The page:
If you’ve ever been surprised by your dog’s sudden aggression, the following tips will help you diffuse the situation. Once you’re safe, contact a qualified dog training and behavioral professional to help you determine the cause of your dog’s aggressive reaction. A canine behavior specialist will give you techniques so your dog learns better ways to cope with triggers that currently cause aggressive displays and will provide you with management tools to prevent aggressive behavior in the future.
Be calm. If your dog growls over a bone, snarls at another dog, or lunges at a child—your first instinct is likely to scream, “NO!!!!”. Aggressive behavior is unacceptable and dangerous. However, loud scolding can cause your dog to become more defensive which may result in an attack. If your dog is already on a leash, quietly guide him away from the plumber, child, dog (whatever is causing his aggressive display), so he relaxes. By calmly adding distance to the situation, you’ll give your dog an opportunity to recover from the emotional turmoil causing his aggression.
If your dog is off-leash, safety tactics can be a bit trickier. If you’re approaching your dog, stop moving immediately. By walking close to an already agitated dog, you’re communicating that you’re not backing down, and contrary to popular information—attempting to “dominate” a dog who’s aggressing may make the situation worse because you appear menacing, aggressive.
Aggression + aggression = more aggression
You can reduce tension, and potentially stay safer by removing social pressure: pause, slightly turn your head, lower your gaze, and relax your body while remaining still. During precarious moments, your goal is staying out of danger. Communicating to your dog that you’re not a threat is a much better way to prevent a full-blown attack than adding more aggression to an unstable situation. Never turn your back, run, scream, or make sudden movements—all of which can further incite your dog, and place you in a more vulnerable position to become injured.
Once you’ve gained composure, find something of interest to your dog (or if another person with you, she’s in a better position to distract your dog if he’s growling or snarling at you) and as slowly as possible, move the item far away to entice your dog then confine him immediately. Though tossing a treat (underhand is best) into another room may seem like you’re rewarding your dog’s aggression, you’re preventing an attack. You’ll need to make a plan once everyone is safe to avoid further reinforcing your dog’s unwanted behavior.
Practice prevention. It’s important to make a note of what caused the aggression. Did your dog growl over a new a toy? Did a stranger approach your dog too quickly? Was your dog standing in front of you, attempting to protect you from your partner? A good trainer can help you identify what caused your dog’s aggression but until you can schedule an appointment, you must practice management to prevent putting yourself and your dog in a scary situation again. Leashes and gates are great ways to keep everyone unscathed (child, stranger, or another dog) until the trainer arrives.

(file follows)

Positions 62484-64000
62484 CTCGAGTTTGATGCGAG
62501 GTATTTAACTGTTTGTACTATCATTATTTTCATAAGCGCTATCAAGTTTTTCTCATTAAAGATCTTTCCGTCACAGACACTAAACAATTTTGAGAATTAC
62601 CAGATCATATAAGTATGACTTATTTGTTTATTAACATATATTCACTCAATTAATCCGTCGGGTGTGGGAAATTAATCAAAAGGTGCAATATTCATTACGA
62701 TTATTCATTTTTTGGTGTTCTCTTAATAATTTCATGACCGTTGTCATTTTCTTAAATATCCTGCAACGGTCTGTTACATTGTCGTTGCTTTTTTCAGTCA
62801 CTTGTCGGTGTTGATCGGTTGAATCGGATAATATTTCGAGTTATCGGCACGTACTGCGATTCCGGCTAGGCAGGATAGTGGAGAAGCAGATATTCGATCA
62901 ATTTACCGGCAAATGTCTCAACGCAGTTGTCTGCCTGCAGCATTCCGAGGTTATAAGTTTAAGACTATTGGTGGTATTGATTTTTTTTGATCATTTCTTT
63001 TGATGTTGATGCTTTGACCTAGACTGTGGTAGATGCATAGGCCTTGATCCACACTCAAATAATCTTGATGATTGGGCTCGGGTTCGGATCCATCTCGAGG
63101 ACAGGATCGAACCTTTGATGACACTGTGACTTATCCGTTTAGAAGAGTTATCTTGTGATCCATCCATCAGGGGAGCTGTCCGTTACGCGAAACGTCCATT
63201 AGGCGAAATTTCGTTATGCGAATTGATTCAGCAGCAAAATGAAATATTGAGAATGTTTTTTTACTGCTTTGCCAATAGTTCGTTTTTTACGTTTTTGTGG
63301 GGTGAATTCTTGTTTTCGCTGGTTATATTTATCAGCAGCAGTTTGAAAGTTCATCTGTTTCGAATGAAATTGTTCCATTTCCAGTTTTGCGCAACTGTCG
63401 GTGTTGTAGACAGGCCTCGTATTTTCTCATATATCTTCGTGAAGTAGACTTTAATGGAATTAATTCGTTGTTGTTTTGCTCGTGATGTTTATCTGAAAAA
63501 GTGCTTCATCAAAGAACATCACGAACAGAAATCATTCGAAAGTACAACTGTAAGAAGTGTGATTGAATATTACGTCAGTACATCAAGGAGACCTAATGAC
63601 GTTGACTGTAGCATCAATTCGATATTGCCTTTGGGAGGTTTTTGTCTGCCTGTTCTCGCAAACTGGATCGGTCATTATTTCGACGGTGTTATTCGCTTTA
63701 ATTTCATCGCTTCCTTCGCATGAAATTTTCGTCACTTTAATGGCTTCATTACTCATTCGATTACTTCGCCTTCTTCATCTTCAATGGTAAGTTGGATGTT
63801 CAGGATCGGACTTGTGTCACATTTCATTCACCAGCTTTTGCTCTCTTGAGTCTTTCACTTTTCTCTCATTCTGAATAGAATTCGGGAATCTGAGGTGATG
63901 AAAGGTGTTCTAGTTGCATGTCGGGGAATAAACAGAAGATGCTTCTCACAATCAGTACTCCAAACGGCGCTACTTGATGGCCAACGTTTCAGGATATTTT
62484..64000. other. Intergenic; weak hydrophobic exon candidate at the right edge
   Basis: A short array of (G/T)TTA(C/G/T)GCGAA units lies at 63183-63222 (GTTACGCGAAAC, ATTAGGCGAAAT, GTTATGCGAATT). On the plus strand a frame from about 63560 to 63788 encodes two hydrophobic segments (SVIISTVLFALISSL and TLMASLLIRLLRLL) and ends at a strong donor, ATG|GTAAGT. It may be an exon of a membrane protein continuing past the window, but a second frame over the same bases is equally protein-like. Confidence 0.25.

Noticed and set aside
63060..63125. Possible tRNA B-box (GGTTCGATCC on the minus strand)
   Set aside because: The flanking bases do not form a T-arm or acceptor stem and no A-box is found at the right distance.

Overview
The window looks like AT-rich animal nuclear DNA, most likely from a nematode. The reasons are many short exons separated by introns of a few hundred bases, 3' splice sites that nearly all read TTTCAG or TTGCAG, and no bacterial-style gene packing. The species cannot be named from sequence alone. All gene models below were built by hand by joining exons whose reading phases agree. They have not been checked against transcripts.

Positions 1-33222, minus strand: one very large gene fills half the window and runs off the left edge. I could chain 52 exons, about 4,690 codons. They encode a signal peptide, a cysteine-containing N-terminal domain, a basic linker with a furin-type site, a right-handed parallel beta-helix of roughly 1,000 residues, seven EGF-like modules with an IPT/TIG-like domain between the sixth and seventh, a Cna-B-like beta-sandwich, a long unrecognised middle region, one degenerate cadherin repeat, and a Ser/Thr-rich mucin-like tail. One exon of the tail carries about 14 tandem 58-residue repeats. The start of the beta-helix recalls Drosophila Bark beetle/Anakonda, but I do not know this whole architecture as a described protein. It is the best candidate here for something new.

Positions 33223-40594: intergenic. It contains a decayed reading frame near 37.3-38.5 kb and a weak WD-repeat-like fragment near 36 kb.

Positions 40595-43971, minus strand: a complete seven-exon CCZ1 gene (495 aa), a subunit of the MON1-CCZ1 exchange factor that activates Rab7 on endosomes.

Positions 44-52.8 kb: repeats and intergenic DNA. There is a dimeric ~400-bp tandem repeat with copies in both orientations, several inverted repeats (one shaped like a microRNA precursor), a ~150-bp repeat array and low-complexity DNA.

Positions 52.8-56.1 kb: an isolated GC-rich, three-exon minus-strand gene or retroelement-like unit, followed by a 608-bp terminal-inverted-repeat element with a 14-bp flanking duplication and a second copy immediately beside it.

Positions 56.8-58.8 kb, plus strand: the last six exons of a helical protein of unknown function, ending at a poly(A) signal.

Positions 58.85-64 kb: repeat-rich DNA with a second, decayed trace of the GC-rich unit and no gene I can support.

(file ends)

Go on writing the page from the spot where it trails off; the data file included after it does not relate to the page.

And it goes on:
If you’re unsure if your dog has the potential to become aggressive, thank you for being proactive—here are some tips to introduce a new person to your dog safely.
Understand body language. In my line of work, I meet a myriad of aggressive dogs, some with very serious bite histories. Nonetheless, I remain safe because I watch dogs closely to assure I know what they’re communicating so I’m actively preventing them from becoming so uncomfortable that they want to bite me. Keep in mind, dogs are MUCH faster than we humans are, so it’s best to keep your dog’s nervousness or agitation way below attack-mode because he doesn’t need coffee to gear up, especially in heated moments.
Indications that a dog is close to becoming defensive are hard stare, mouth tightening, pulsating tail (not wagging), and tense body posturing. If your dog positions himself between you and another person, runs away with a toy and hovers over it, or walks away from a child and hides, stop doing what you’re doing, immediately.
Your dog is communicating that he’s uncomfortable. If you pet him, take away his toy, or allow your child to corner your dog when he’s attempting to avoid a conflict or defensiveness, you’re asking for trouble. While I agree dogs should not be permitted to growl at your kids or snarl when you touch his belongings, tense moments aren’t teachable moments. Reduce tension by softening your body language, and when your dog is in another room, pick up the toy and place it in a closet or keep the person at a safe distance until you hire a trainer.
Tense moments aren’t teachable moments.
Never punish aggressive behavior. If you scream, yell, or stick your face in your dog’s face while he’s growling, snarling or snapping, you could get attacked. If you’re still getting to know your dog (it often takes up to a year to really know a dog), and his bite history is unknown, you very well may end up in the emergency room. Adding force and anger to an agitated, uncomfortable, and volatile situation can cause serious injury to you.
If you punish your dog harshly, some dogs stop communicating discomfort to avoid further punishment. Teaching your dog NOT to growl before he bites will jeopardize the safety of everyone you love.
Prevention and understanding are the best ways to keep an aggressive dog calm. However, in the face of a surprise, avoid staring and remain calm. Once you’re safe, call a trainer to get the help you need.